In the spring of 2016, panic gripped Srinagar as rumors of a child’s death following the government’s polio vaccination drive did the rounds. While confused parents rushed to hospitals wanting the vaccine reversed and health officials frantically tried to stymie rumors, the government’s two-decade old program achieved 75 percent vaccination of children under the age of two years in Jammu and Kashmir (compared to a national rate of 62 percent, according to the National Family Health Survey, NFHS-4).
This year, the Indian government launched its Measles Rubella Vaccination (MRV) immunization drive, targeting 4330000 children between the ages of 9 months-15 years in the state.
Historically, public health programs have often been mired by statecraft, owing to lack of trust in government. In the United States, the systematic denial of treatment to poor black farmers in the 30s, under the guise of the notorious Tuskegee Experiments, has done much to undermine the Black community’s trust in the US healthcare system, with several recent studies reporting lower trust among Blacks compared to Whites. Closer home, the fake vaccination drive organized by the American CIA in Quetta, Pakistan in an attempt to locate Osama bin Laden, saw the resurgence of polio in a country on track to eradicate the deadly disease.
Amid the backdrop of the now decades old militancy which has led to the categorical erosion of trust in Kashmiri society and fundamentally altered its relationship with the Indian state, the success of such state-run public health programs is indeed an interesting paradox.
How is trust built in a society where nothing seems untouched from the shadows of political violence?
In a small hamlet of about 400 families, mostly Muslim and Sikh, in Anantnag district (south Kashmir), Halima, a Female Multi-Purpose Health Worker (FMPHW), tells me that the task of regaining trust falls on frontline workers like her. As we chat in the cheery one room government sub-center in the village, established in 2013 under the National Rural Health Mission (NRHM) – its only resource for important primary health services such as vaccination, reproductive counseling, prenatal check-ups and first aid– Halima remarks that frontline workers like her who work despite the threat of militant and military encounters, the frequent hartals and the litany of verbal and physical abuse, are the backbone of healthcare in the state’s rural areas.
One of the most pervasive beliefs among rural locals, she tells me, is that “Parents bolte hain Modi ki chaal hai, bacchon mein (girls mein) infertility hoti hai.. yeh bolte hain Hindustan hamare saath aisa karta hai, uski chaal hai humein maarne ki! (parents say this is Modi’s (and Hindustan’s) calculated strategy to eliminate Muslims; to make girls infertile).” Not unique to Kashmir, such beliefs have been echoed among communities elsewhere, such as among the largely Muslim district of Malappuram in Kerala, which recorded a 35 percent MR vaccination rate in 2017. By comparison, Anantnag district has a MR vaccination rate of 84.9 percent, as reported by NFHS-4.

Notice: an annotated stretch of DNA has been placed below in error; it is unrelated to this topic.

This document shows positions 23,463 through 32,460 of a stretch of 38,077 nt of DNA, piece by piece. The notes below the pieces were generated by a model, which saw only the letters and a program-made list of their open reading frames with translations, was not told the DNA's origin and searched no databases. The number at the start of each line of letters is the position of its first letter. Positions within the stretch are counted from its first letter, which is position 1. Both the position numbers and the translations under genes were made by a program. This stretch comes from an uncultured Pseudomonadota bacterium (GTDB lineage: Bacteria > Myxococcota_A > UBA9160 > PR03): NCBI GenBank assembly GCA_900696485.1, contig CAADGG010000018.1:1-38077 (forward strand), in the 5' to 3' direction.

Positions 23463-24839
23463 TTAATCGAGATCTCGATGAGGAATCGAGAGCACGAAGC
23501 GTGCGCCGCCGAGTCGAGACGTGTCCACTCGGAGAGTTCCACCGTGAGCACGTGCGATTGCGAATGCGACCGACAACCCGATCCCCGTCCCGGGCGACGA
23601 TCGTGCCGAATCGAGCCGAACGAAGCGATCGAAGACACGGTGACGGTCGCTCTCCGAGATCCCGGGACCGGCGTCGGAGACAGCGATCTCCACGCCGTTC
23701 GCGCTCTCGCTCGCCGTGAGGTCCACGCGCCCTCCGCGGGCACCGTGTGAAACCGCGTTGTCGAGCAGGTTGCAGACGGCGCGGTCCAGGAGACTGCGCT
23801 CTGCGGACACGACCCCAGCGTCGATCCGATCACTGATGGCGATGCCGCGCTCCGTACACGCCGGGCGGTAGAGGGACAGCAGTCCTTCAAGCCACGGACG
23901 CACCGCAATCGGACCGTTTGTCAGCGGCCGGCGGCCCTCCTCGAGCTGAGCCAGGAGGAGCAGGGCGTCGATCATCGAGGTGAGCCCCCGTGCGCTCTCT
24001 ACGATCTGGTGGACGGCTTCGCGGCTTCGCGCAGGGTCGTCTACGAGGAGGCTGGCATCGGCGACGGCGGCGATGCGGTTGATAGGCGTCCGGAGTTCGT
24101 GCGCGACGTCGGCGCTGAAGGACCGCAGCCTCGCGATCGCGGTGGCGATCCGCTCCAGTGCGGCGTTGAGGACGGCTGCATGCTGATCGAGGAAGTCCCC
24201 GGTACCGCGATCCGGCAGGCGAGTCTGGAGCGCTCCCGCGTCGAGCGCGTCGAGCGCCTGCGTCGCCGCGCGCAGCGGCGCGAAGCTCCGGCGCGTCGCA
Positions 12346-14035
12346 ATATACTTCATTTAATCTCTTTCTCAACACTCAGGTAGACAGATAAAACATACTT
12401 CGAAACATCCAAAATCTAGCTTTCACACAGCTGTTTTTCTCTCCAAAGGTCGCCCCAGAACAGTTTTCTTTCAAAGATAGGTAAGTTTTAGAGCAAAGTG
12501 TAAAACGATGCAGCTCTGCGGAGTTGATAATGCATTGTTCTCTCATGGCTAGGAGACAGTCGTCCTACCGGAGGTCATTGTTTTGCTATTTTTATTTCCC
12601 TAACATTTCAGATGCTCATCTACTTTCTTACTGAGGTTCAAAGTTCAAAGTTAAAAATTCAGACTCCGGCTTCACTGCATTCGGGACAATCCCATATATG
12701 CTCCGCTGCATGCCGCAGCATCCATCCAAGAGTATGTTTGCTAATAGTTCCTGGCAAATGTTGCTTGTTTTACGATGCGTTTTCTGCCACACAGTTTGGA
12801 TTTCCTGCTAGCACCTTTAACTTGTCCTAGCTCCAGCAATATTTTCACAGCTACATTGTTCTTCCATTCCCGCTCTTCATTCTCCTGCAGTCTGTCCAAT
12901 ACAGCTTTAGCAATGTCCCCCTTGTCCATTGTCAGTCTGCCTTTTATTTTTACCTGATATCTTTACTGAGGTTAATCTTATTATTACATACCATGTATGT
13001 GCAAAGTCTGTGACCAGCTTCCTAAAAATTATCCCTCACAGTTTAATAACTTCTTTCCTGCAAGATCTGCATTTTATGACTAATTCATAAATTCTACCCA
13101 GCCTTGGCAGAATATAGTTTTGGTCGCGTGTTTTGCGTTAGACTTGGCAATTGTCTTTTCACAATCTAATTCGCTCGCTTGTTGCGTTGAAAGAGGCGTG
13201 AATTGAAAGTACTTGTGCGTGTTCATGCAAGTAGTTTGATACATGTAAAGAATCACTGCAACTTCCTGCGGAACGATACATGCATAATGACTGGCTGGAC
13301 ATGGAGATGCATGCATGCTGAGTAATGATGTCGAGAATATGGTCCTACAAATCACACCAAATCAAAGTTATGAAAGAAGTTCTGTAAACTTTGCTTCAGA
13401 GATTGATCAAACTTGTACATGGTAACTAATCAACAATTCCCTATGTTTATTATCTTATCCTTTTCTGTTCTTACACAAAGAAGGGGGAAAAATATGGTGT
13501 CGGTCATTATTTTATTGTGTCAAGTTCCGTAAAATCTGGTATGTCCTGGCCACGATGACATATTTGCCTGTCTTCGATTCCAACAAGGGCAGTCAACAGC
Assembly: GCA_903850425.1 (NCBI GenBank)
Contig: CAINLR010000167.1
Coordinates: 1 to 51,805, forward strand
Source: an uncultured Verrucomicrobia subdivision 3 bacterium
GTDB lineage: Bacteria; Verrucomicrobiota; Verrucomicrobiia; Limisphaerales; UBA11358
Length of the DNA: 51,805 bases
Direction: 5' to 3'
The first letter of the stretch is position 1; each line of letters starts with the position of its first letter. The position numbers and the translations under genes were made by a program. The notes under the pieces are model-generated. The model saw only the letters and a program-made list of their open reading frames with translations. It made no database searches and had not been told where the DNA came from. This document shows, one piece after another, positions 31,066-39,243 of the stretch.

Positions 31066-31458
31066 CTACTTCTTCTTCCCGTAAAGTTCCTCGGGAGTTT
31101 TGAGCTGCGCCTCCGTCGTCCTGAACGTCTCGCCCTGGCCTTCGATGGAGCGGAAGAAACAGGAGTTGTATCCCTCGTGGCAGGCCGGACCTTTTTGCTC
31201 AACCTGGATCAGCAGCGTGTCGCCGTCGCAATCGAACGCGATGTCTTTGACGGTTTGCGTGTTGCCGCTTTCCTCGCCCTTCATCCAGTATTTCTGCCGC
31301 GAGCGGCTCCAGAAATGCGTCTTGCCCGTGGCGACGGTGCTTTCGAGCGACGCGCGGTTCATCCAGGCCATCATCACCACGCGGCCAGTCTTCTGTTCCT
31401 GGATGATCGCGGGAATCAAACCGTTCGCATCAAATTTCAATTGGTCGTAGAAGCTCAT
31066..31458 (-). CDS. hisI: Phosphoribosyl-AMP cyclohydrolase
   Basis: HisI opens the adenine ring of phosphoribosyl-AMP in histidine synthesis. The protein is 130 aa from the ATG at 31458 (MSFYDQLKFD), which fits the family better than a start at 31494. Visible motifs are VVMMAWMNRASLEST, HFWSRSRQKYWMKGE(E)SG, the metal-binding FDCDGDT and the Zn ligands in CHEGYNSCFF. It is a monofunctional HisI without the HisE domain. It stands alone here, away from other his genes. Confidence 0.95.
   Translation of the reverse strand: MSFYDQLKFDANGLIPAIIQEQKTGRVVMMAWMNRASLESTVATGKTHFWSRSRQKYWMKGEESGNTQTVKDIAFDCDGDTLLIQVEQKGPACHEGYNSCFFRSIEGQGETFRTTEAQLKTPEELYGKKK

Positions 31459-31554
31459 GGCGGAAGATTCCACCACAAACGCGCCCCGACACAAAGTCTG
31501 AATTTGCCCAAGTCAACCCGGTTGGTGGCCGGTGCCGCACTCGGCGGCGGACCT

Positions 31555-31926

To gain parents’ trust, a somewhat amused Halima recounts that during the last vaccination drive, “Hamne apne bacchon ko diya pehle (we administered it to our own children first).”
Currently, Kashmir employs 1794 FMPHWs, facing a shortfall of 488 workers to meet the state’s needs, according to data from the Department of Health and Medical Education. With a total of 1907 government sub-centres (per the department’s website) serving a rural population of 3000 persons per center, untangling statecraft from state services is no small feat for Kashmir’s healthcare workers, and sometimes involves, literally, swallowing the bitter pill.
During the annual de-worming drive held in August this year, Halima and Rupinder, another rural health worker from the village, tell me that parents refuse to participate in the government’s deworming drive because, “humne suna hai yahan private agencian aati hain, dawaiyan lekar (we’ve heard there are private agencies infiltrating Kashmir with medicines).” To get parents’ buy-in, Halima recalls, “humne din mein teen tablet khayi khud (we ate 3 tablets in a day), phir auraton ne trust kiya (following which the women trusted us).”
Lately assisting with the enumeration of households for the implementation of the newly launched Ayushman Bharat National Health Protection Mission, Halima tells me that from visiting every household with registers for data collection, to maintaining detailed records, everything is done manually. “Jab award milta hai to BMO sahab aage jaata hai, but dawai khaane woh thodi aage ayega! (The BMO isn’t at the forefront of taking the medicines himself to gain trust, but he gets the recognition),” laughs Halima when I ask her what will help their work. It isn’t recognition they seek at this sub-center, but an electronic machine to record and maintain data, “taaki hum aur kaam kar sake (so we can work more).”
Often short staffed and always underpaid, workers like Halima are not only regaining public trust while bringing important services to people in far flung areas of the state, but ushering change. At this particular center, healthcare workers report increased contraceptive usage, greater gaps between multiple pregnancies and an uptick in prenatal care as well. Where mistrust runs so deep, the success of the NHRM is not only driven by the trust Kashmir’s frontline workers build but seems to depend on it.
Khushdeep Kaur Malhotra is a PhD candidate in Geography and Urban Studies at Temple University, currently completing her dissertation fieldwork in south Kashmir.